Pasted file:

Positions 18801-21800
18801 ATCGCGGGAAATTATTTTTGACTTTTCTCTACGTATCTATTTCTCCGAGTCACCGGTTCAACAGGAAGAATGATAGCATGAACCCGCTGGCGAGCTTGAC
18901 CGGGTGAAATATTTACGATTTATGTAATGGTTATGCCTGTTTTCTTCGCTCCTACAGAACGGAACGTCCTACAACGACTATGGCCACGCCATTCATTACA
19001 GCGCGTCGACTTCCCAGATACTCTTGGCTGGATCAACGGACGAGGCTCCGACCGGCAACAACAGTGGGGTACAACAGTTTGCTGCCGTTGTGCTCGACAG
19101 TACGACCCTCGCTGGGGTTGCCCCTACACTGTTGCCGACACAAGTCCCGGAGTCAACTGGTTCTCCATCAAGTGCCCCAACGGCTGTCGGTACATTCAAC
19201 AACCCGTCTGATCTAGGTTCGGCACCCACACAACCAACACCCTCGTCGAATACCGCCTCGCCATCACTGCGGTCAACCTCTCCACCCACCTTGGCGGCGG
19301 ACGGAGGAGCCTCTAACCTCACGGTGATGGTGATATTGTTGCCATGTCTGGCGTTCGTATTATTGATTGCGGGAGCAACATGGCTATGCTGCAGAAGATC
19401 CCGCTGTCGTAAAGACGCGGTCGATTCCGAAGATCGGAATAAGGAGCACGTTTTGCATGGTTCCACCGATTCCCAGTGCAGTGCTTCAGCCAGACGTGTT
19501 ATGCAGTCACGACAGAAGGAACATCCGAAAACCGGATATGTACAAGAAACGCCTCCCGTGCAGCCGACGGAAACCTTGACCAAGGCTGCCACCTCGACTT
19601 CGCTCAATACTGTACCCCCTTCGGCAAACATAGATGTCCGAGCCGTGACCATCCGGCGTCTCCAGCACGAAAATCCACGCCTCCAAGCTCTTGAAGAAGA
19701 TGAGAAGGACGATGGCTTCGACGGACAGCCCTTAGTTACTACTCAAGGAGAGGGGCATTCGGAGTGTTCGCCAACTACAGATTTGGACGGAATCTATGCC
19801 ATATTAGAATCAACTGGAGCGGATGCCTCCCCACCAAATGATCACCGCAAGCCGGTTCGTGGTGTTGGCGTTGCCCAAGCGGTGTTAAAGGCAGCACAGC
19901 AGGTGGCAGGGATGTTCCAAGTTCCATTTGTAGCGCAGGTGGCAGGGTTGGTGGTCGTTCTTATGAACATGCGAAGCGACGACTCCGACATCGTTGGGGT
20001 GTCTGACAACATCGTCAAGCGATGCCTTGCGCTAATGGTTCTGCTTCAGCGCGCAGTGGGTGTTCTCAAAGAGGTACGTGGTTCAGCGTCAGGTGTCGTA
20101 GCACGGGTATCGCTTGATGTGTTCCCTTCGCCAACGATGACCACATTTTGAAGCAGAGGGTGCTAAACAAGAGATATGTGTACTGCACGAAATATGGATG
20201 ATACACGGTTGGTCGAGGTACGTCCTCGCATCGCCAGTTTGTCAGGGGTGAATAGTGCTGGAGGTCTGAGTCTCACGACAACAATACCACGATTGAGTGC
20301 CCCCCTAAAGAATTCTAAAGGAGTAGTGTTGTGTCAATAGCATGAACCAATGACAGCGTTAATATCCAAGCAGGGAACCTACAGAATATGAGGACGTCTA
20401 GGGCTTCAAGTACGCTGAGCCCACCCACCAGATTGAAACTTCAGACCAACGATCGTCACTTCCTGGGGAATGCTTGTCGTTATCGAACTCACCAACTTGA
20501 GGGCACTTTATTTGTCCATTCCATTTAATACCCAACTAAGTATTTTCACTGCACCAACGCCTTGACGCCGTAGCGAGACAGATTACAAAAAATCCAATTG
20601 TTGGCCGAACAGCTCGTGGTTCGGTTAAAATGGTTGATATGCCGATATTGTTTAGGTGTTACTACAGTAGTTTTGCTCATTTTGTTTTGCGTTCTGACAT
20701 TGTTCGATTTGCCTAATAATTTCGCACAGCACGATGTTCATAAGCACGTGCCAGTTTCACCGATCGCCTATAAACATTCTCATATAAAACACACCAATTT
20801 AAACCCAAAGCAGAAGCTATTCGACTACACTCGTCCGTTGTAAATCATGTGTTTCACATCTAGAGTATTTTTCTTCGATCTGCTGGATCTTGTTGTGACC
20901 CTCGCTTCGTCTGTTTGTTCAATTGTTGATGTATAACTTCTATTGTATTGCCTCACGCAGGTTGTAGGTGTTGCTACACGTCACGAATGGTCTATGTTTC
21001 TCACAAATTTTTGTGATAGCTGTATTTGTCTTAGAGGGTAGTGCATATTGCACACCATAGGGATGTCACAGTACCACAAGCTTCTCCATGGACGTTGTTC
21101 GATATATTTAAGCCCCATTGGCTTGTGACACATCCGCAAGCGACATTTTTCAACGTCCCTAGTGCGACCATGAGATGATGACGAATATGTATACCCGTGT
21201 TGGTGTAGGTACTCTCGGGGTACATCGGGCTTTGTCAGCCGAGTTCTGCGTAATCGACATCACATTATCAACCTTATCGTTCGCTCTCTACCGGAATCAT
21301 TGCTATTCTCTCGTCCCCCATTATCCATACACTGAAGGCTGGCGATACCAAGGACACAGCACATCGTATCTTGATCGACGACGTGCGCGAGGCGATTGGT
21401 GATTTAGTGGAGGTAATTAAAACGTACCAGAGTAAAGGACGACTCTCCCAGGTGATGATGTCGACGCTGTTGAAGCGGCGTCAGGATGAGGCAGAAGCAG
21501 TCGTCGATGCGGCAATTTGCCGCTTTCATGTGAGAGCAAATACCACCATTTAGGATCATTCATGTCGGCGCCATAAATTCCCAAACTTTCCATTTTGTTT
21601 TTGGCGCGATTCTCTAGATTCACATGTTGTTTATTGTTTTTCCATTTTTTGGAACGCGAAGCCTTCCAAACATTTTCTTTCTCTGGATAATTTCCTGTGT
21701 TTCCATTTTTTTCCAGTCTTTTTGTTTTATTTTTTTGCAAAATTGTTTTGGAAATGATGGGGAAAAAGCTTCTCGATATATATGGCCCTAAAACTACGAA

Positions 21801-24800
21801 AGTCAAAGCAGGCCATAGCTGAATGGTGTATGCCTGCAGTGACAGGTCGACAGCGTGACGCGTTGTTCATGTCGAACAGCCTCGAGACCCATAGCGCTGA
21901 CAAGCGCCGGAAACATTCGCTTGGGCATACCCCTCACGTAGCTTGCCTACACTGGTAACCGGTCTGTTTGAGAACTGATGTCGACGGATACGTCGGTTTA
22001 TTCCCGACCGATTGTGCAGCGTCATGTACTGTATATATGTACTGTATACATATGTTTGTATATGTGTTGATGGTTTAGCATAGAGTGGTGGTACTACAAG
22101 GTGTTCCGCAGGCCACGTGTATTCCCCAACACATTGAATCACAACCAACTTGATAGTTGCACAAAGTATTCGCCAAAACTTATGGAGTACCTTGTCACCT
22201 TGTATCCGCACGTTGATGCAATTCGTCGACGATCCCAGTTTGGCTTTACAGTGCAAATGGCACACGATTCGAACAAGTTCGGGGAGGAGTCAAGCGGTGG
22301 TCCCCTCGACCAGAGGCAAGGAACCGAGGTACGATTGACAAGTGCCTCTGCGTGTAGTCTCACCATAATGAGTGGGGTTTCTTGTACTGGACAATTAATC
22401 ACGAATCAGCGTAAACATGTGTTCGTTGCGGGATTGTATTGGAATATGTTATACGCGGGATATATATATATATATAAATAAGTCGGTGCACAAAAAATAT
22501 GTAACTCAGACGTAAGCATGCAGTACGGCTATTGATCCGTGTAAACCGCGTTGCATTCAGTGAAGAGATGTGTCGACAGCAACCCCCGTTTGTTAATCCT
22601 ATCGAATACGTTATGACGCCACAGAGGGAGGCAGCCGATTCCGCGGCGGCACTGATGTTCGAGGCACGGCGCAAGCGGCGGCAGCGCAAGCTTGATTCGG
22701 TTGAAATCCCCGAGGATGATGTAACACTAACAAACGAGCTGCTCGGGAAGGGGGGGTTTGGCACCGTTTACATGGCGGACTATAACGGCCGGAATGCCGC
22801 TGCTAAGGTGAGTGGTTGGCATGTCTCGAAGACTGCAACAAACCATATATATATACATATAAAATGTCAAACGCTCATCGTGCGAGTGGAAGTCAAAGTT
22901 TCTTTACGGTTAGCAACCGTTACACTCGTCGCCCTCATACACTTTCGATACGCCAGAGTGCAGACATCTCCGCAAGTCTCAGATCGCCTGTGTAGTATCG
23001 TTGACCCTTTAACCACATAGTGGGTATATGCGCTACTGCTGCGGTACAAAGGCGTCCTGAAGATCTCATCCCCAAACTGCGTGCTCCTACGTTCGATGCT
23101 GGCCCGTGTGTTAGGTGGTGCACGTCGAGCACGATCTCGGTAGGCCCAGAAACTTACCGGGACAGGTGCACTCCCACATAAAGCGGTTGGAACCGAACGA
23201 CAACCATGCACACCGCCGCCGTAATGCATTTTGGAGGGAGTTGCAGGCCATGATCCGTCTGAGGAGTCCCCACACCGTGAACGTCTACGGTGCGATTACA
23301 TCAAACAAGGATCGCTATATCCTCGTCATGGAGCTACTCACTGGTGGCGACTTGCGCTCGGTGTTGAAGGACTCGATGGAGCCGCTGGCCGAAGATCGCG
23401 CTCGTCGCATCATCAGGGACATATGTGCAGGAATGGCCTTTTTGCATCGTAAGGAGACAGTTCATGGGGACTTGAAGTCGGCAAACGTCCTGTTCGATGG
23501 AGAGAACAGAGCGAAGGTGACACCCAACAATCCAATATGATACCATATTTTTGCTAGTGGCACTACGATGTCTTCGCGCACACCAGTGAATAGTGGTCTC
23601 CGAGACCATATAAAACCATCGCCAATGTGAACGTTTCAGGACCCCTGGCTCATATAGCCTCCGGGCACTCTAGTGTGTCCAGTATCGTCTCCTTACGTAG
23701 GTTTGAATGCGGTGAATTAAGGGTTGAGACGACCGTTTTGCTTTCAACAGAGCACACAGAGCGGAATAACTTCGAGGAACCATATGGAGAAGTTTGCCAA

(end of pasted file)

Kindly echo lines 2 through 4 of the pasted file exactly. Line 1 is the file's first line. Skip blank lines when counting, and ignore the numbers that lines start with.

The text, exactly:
18801 ATCGCGGGAAATTATTTTTGACTTTTCTCTACGTATCTATTTCTCCGAGTCACCGGTTCAACAGGAAGAATGATAGCATGAACCCGCTGGCGAGCTTGAC
18901 CGGGTGAAATATTTACGATTTATGTAATGGTTATGCCTGTTTTCTTCGCTCCTACAGAACGGAACGTCCTACAACGACTATGGCCACGCCATTCATTACA
19001 GCGCGTCGACTTCCCAGATACTCTTGGCTGGATCAACGGACGAGGCTCCGACCGGCAACAACAGTGGGGTACAACAGTTTGCTGCCGTTGTGCTCGACAG